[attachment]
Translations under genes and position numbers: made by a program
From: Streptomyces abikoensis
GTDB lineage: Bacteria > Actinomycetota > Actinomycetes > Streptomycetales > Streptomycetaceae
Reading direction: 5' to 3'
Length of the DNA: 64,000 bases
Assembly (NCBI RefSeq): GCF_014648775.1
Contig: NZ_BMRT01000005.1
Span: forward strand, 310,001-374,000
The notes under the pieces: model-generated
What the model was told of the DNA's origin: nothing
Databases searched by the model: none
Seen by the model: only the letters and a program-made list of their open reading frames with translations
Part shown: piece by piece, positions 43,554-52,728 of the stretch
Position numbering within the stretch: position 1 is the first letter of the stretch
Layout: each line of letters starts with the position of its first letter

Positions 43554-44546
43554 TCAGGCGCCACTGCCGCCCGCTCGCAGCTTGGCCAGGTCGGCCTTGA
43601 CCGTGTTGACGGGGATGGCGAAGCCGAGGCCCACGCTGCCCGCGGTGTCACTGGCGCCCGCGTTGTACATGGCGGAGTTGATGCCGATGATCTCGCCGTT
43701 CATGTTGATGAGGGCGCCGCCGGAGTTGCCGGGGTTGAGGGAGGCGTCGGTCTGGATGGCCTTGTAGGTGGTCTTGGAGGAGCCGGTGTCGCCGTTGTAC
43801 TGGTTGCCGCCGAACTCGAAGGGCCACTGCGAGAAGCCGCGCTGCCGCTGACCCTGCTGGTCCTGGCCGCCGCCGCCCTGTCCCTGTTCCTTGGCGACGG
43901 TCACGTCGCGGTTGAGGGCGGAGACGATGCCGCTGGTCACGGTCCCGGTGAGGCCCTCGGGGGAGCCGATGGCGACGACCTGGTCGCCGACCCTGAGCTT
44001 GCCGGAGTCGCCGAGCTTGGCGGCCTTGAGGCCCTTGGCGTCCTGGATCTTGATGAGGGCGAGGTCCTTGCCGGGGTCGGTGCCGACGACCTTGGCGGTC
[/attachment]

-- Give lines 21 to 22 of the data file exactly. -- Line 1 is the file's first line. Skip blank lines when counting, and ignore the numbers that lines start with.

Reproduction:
43901 TCACGTCGCGGTTGAGGGCGGAGACGATGCCGCTGGTCACGGTCCCGGTGAGGCCCTCGGGGGAGCCGATGGCGACGACCTGGTCGCCGACCCTGAGCTT
44001 GCCGGAGTCGCCGAGCTTGGCGGCCTTGAGGCCCTTGGCGTCCTGGATCTTGATGAGGGCGAGGTCCTTGCCGGGGTCGGTGCCGACGACCTTGGCGGTC